Text: Matthew 25:1-13
To always be ready
To grow in discipleship
For those who serve a household
MATTHEW SETS THE PARABLE of the Ten Virgins as a commentary on all that has discussed in the verses prior: the Messiah will come and his followers must be ready. But what does that mean? Many interpreters have moved to allegory to explain this parable: the virgins are Christians, the closed door is Judgement Day, and so on. However, the oil that runs out has proven a challenge. Many suppose that the oil represents the good deeds of Christians, but in what way do good deeds run out, and how can they be bought or acquired?
Despite the temptation to assign meaning to every element in the parable, it seems more profitable to read it “straight:” the groom is on the way, and the point for those waiting is to be ready. The parable presents the waiting group as caught off guard by the appearance of the groom—and the difference is preparation! Perhaps our experiences of hurricane season are a more apt parable in our world. Plans may go awry (where will the hurricane make landfall, how strong is it, etc.) but preparation or readiness does not. Learning first aid, packing a “go bag,” having supplies or a generator or a safe place to retreat is about preparation, and being prepared survives the collapse of all plans.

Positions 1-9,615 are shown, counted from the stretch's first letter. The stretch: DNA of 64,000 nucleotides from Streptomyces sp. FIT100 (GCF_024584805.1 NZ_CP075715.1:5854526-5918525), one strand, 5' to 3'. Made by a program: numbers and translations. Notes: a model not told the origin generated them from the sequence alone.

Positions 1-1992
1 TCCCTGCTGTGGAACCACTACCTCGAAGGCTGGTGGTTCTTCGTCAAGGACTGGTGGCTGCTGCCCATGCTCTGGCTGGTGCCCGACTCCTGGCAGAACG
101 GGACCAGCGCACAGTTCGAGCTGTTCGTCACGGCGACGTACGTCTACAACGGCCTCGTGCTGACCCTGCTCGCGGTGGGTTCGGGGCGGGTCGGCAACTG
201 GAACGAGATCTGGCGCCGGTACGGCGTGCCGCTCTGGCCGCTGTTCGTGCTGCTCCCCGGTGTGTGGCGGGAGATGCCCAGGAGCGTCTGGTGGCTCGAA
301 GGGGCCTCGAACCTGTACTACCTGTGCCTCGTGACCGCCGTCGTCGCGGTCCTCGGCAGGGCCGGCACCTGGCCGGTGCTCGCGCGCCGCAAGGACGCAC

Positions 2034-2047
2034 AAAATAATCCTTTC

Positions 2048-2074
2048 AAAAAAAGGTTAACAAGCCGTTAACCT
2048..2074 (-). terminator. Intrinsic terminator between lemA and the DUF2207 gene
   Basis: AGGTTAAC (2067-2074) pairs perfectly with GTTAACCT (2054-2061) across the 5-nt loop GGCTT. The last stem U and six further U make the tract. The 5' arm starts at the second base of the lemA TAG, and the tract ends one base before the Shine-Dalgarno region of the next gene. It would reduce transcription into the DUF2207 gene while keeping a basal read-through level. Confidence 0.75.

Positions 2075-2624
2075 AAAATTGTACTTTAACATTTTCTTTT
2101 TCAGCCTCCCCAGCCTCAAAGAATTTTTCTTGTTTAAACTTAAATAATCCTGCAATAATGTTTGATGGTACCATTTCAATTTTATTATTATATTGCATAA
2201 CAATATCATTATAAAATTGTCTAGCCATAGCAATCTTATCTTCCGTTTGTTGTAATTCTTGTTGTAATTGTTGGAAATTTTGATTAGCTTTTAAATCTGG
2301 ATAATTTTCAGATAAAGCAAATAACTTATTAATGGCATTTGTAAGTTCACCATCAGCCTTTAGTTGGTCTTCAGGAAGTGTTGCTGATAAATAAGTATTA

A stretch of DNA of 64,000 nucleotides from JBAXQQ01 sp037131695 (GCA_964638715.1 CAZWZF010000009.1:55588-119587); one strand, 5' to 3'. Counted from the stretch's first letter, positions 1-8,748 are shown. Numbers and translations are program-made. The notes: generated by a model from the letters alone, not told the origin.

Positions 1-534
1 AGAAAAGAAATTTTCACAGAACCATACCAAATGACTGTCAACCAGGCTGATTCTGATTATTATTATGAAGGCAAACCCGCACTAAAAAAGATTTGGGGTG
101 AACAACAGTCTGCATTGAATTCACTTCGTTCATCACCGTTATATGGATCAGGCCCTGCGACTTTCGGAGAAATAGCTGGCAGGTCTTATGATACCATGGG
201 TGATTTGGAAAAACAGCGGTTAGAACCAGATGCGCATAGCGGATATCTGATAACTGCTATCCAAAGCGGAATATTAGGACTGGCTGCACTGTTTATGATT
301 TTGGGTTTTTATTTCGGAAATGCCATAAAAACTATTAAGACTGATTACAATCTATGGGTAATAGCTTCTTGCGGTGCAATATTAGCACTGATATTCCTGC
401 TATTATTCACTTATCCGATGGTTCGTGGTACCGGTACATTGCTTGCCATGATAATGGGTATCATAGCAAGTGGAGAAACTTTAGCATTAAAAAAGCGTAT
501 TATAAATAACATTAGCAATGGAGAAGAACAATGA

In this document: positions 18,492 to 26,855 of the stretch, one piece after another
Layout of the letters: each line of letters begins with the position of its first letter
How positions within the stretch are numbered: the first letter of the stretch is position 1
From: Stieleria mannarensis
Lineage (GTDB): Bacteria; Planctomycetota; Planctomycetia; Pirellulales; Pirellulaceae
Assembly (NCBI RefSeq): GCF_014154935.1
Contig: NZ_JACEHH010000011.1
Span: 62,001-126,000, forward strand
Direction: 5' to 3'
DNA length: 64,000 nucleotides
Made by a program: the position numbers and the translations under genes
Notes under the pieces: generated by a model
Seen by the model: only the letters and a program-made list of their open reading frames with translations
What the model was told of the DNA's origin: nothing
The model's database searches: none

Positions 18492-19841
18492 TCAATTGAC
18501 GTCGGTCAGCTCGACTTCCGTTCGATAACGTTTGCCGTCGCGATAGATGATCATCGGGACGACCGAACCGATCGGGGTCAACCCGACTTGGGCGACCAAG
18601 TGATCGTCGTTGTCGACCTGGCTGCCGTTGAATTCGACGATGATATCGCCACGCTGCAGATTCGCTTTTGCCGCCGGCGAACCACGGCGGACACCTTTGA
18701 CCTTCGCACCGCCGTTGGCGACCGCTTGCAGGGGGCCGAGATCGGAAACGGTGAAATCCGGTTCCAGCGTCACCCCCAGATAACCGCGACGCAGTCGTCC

For the Christian, being prepared begins with the knowledge that Jesus is not “out on the horizon,” arriving on some unknown future date, but is alive and on the move now, ready to be encountered in the neighbor. When we minister to others, we put ourselves in position to meet the Lord. There are opportunities, but an opportunity opens and closes like a door. Preparation for those encounters of grace means each disciple must prepare with skills and knowledge to be ready “for you know not the hour.” Let’s keep our lamps trimmed and burning!
May your day be grace-filled ~ Pr. Dave Brooks